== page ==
Patterson asked Lowenthal and Earp if they or anyone had addressed the concerns the Legislative Analyst’s Office expressed over the use of the cap-and-trade auction revenues. But Earp insisted that the cap-and-trade revenues would have to pass intense scrutiny before anything was spent.
Patterson was not satisfied. “While high-speed rail could in the long run help reduce greenhouse gasses, not by 2020,” he said.
“I believe high-speed rail could support that,” Earp said.
“I want to know the justification and rationale for supporting this bill,” Patterson said. But he got no justification.
Patterson was referring to the LAO report, which found that construction of the massive rail project would actually increase carbon emissions. The LAO found that, because reducing greenhouse gases is not the primary purpose of high-speed rail, it would be difficult to justify how the cap-and-trade revenues could be used to pay the large capital costs, when it is not the reason why the rail system is even being built.
Transportation and sustainability
“For cities to remain habitable, profound changes need to occur both in cities themselves and in the ways they impact the surrounding landscapes and hinterlands,” the UCLA Center for Sustainable Communities claims. The center’s main research themes include:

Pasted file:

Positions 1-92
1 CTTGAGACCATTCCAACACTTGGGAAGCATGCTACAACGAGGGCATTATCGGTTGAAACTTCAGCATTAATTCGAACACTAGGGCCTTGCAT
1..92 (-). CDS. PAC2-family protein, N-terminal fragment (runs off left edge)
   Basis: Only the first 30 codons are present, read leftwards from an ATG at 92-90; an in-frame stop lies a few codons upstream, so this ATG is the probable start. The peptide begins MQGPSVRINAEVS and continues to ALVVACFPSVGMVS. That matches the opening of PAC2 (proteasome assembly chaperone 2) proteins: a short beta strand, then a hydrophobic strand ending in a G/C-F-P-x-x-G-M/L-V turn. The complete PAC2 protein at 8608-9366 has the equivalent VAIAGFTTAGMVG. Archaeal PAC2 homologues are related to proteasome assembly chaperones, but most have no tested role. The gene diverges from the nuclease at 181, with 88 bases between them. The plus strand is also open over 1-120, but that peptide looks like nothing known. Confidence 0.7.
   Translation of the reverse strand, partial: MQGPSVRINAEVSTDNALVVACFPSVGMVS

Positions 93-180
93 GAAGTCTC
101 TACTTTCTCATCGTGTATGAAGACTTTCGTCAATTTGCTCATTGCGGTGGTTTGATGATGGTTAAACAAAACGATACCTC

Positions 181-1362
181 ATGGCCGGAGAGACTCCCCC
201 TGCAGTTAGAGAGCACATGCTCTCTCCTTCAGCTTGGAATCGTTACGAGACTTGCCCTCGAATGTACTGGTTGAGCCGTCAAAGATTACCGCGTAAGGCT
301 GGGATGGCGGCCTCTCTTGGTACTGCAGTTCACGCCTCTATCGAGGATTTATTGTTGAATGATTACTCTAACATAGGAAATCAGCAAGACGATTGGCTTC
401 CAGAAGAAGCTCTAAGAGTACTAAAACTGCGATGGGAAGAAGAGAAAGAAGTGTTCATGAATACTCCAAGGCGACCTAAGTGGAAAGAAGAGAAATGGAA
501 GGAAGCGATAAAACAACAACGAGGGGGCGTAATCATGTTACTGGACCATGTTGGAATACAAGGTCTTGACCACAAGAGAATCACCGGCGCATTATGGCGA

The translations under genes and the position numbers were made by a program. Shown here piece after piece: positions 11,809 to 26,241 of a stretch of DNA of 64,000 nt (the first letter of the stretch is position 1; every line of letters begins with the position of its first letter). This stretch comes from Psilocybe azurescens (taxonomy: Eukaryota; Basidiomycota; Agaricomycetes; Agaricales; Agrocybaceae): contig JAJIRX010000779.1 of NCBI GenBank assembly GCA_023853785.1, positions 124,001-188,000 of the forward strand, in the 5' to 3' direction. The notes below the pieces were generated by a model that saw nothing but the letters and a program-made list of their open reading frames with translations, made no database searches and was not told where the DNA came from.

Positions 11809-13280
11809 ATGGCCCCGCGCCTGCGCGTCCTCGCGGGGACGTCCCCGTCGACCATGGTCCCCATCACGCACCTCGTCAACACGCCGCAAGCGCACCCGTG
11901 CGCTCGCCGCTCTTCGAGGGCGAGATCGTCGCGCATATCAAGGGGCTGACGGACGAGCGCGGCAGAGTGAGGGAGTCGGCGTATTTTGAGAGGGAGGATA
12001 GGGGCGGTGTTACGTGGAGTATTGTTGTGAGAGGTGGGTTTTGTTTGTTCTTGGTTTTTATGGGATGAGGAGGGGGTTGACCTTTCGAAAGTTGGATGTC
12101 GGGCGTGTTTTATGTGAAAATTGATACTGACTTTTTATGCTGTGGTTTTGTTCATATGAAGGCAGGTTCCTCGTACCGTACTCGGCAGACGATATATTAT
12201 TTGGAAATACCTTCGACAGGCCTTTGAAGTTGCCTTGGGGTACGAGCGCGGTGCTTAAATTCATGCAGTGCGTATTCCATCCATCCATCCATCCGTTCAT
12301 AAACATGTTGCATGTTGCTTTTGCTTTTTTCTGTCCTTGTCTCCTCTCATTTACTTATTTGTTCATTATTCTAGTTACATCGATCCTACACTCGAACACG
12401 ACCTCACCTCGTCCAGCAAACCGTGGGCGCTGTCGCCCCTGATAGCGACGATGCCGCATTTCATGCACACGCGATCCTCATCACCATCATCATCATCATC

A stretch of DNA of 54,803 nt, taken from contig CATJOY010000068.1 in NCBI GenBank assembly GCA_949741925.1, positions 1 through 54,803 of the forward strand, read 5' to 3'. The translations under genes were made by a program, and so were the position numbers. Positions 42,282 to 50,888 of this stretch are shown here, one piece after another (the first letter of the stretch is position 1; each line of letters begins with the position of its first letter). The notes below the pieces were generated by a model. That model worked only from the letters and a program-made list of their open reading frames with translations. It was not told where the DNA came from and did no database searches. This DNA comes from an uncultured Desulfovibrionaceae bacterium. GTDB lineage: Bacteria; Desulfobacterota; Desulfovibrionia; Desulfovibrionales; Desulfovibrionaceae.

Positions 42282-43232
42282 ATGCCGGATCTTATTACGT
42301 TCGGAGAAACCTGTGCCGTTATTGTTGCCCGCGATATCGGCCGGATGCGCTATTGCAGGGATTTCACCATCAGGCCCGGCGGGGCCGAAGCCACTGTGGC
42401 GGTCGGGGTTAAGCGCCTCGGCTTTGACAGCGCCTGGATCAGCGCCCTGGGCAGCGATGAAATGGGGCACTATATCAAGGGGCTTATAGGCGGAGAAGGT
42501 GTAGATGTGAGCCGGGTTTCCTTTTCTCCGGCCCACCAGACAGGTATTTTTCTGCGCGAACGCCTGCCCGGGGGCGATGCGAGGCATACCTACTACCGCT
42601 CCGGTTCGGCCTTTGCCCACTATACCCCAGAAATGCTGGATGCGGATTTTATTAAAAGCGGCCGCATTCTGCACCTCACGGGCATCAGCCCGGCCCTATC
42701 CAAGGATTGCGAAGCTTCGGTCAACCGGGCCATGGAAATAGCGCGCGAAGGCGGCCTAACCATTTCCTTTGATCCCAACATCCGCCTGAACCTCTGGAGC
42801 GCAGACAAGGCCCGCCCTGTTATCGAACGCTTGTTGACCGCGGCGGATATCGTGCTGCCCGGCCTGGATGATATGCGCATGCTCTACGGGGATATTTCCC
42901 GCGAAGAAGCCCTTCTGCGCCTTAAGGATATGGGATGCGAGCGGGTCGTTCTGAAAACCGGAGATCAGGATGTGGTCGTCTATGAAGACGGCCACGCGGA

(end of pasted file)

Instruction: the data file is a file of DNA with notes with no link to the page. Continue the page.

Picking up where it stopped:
* “Integrated social-biophysical research on human environmental interactions and their impacts and feedback loops.
* “Social justice and urban environmental sustainability through revitalizing and renaturalizing the urban environment.
* “Research and analysis of systems of governance and government for democratic accountability and greater sustainability.”
AB 574 establishes the statutory framework to be able to spend cap-and-trade auction revenues on sustainable communities plans. The Strategic Growth Council, only created in 2008, and the California Transportation Commission, in conjunction with CARB, will be charged with establishing the standards for the use of the cap-and-trade tax revenues.
Lowenthal told the committee that Sustainable Communities Strategies would create:
* “Livable Communities — Funding to increase transit mode share through focused transit expansion and ridership programs, transit-oriented development, and complete streets investment.